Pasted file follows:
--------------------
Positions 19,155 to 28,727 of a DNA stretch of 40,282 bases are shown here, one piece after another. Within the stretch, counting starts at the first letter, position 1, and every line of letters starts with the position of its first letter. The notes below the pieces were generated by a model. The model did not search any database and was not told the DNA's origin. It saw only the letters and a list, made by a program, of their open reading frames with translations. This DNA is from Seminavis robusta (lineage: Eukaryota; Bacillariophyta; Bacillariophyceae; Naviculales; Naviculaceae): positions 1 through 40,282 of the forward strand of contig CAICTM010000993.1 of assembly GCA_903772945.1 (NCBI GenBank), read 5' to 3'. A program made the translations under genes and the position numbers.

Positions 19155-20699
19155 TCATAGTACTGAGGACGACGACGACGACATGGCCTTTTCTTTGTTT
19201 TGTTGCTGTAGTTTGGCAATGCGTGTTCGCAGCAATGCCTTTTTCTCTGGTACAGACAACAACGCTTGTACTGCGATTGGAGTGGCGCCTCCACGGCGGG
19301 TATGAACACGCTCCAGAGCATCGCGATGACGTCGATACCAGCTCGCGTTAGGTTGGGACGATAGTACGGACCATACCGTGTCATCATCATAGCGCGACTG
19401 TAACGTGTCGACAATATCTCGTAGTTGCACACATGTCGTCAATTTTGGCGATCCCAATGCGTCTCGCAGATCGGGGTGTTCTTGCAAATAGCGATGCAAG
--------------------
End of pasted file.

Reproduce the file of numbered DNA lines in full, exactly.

Positions 19,155 to 28,727 of a DNA stretch of 40,282 bases are shown here, one piece after another. Within the stretch, counting starts at the first letter, position 1, and every line of letters starts with the position of its first letter. The notes below the pieces were generated by a model. The model did not search any database and was not told the DNA's origin. It saw only the letters and a list, made by a program, of their open reading frames with translations. This DNA is from Seminavis robusta (lineage: Eukaryota; Bacillariophyta; Bacillariophyceae; Naviculales; Naviculaceae): positions 1 through 40,282 of the forward strand of contig CAICTM010000993.1 of assembly GCA_903772945.1 (NCBI GenBank), read 5' to 3'. A program made the translations under genes and the position numbers.

Positions 19155-20699
19155 TCATAGTACTGAGGACGACGACGACGACATGGCCTTTTCTTTGTTT
19201 TGTTGCTGTAGTTTGGCAATGCGTGTTCGCAGCAATGCCTTTTTCTCTGGTACAGACAACAACGCTTGTACTGCGATTGGAGTGGCGCCTCCACGGCGGG
19301 TATGAACACGCTCCAGAGCATCGCGATGACGTCGATACCAGCTCGCGTTAGGTTGGGACGATAGTACGGACCATACCGTGTCATCATCATAGCGCGACTG
19401 TAACGTGTCGACAATATCTCGTAGTTGCACACATGTCGTCAATTTTGGCGATCCCAATGCGTCTCGCAGATCGGGGTGTTCTTGCAAATAGCGATGCAAG